• Jon Favreau directed this? I’m guessing it’s the “Cowboys and Aliens” Favreau, and NOT the “Iron Man” Favreau.

So…it’s not a BAD show, per se. It’s just sort of insipid. The acting isn’t very strong, it’s ridiculously glossy for post-apocalyptic fiction, and there’s not much here that you can’t get elsewhere.

Look – trashing this show on the strength of a pilot might be premature; a lot of shows had wobbly pilots, and later turned into brilliant series. But I’m also not sure how many dates you need to go on with someone once you know there’s no chemistry.

Having said all that, I may keep watching the show for a while because, as a former roommate of mine said after a first date, “he’s sort of dumb, but he’s awfully pretty.”

I’ll let you know if it gets better. I really hope it does.

New Special Ops for Avengers Alliance Means I’ll be trying to Make More Friends on Facebook.

I didn’t “get” Facebook games for the longest time. Seeing a bunch of Farmville updates on a friend’s timeline just sort of told me that person’s job could afford to have them there for a few hours less each week. But that, of course, was before the Avengers Alliance game showed up. Now THAT is relevant to my interests. So of course I try to play it every time I have five free minutes. I apologize to all the Farmville addicts. I GET it now, I really do.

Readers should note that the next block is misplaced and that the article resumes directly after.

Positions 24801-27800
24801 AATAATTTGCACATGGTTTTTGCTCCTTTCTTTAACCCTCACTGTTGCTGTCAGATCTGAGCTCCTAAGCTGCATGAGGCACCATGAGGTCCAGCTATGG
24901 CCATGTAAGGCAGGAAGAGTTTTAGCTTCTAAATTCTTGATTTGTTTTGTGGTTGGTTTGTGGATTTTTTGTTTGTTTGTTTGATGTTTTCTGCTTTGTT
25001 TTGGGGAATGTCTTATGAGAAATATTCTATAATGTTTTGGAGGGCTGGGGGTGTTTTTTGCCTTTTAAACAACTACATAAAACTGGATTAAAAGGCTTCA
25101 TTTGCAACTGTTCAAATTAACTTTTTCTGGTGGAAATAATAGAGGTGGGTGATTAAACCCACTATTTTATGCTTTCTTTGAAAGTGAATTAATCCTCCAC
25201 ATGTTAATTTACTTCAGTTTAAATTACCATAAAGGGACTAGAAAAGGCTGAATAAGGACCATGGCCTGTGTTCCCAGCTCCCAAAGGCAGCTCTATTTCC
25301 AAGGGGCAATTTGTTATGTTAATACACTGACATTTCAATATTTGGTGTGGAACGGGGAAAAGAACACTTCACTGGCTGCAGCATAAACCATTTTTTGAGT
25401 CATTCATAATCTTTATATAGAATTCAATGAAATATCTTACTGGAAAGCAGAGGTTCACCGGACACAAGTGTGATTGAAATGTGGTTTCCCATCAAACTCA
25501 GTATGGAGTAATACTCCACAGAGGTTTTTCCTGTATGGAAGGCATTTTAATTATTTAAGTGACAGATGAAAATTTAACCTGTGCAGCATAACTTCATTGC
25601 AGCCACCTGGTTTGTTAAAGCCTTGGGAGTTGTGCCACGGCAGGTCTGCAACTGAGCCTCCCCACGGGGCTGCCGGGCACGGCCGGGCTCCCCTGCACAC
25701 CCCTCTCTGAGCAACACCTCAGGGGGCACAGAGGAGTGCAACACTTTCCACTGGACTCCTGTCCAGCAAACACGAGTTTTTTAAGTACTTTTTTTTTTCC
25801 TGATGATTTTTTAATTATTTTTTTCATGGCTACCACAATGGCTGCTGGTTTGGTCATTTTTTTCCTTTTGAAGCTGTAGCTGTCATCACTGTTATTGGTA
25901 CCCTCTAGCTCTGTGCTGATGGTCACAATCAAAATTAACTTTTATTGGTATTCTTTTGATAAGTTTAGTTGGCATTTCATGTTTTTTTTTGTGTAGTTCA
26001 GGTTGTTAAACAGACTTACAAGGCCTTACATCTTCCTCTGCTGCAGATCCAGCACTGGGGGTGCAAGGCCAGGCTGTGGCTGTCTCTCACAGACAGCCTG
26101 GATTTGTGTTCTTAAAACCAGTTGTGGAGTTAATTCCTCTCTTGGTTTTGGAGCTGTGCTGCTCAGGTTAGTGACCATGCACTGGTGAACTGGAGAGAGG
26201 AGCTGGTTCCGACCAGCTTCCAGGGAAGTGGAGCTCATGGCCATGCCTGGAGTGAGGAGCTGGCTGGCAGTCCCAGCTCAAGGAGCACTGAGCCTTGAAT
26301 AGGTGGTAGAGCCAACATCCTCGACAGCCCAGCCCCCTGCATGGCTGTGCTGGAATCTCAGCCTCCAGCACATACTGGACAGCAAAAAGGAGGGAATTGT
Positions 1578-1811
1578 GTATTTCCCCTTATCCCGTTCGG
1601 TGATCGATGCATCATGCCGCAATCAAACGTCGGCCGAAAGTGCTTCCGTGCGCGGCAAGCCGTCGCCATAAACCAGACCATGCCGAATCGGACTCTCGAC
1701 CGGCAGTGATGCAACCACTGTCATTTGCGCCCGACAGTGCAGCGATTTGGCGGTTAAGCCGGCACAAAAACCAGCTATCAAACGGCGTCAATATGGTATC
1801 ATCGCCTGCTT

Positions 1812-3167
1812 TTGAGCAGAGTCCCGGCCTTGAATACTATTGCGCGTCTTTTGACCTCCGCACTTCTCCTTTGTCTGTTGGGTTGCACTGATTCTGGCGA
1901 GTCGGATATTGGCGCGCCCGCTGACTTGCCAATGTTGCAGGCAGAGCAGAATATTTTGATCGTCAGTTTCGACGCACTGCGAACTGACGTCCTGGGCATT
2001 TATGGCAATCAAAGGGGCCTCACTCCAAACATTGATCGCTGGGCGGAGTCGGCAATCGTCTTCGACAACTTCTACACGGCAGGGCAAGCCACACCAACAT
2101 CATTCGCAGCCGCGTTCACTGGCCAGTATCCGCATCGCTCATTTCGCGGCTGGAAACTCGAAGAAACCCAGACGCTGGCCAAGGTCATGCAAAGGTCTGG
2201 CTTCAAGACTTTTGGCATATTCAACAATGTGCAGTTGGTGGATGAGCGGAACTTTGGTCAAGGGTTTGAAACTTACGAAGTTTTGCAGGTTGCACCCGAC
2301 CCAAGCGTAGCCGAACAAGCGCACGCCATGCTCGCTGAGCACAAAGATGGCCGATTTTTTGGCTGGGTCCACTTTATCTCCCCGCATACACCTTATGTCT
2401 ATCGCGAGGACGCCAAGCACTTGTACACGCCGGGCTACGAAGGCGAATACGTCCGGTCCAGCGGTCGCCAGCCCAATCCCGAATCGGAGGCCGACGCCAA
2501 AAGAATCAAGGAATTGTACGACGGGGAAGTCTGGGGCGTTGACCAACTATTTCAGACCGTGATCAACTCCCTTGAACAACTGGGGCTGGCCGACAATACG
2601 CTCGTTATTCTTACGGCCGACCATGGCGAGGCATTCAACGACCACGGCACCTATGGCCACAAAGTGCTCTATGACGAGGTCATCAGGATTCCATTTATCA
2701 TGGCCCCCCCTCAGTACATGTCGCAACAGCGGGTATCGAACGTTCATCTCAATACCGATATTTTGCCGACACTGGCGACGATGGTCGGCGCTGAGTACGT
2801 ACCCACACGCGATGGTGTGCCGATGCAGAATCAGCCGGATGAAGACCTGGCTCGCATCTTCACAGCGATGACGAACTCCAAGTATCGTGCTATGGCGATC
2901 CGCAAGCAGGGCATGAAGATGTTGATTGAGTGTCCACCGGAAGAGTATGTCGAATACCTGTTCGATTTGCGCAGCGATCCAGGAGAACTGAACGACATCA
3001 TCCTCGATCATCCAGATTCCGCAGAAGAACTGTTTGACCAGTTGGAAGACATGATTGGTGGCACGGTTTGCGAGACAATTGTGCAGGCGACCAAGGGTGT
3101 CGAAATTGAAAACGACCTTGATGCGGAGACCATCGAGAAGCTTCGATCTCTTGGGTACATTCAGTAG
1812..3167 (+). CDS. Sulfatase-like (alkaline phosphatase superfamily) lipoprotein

For those who haven’t played the game, it’s essentially a turn-based adventure combat game, not unlike early Final Fantasy offerings. The main distinction being that you’re controlling your own personal S.H.I.E.L.D. agent and a pair of Marvel super-heroes, drafted from the lineup you unlock. I’ve been playing obsessively enough that I’ve managed to unlock everyone in the game who’s not named “Nightcrawler” (I’m coming for you soon, Kurt! I promise!), and I’m now collecting alternate costumes, because my nerd-OCD gives me blinding headaches when my characters don’t look EXACTLY like they do in this week’s comics.

In an effort to keep me glued to my computer, tapping keys like a rat at a feeder bar, the makers of Avengers Alliance, Playdom, have been releasing a series of limited-time missions called Special Ops. Besides the normal allotment of time and energy, these missions also require a steady supply of “Unstable ISO-8” (ISO-8 being the MacGuffin around which the game is built). You can tell when one of these Special Ops is currently available: the eyes of your friends playing Avengers Alliance will develop a certain dazed, glassy desperation as they wander the streets, trying to find that next hit of Unstable ISO-8.

This time around, the Special Op is inspired directly by Marvel’s “Avengers versus X-Men” series, offering up alternate costumes for the Phoenix Five (minus Namor, plus Jean Grey), and presenting Magik as a playable character, if you can jump through all of the appropriate in-game hoops.

So if I don’t know you, and I try to become your friend on Facebook, you know what’s coming next. A request to join me in Avengers Alliance and give me some of that sweet, sweet ISO-8. C’mon man, just a taste.

P.S. If you are my friend and you do play Avengers Alliance, and you keep sending me web grenades as gifts, STOP. Those things are the fruitcakes of Avengers Alliance gift-giving.

Travis M. Holyfield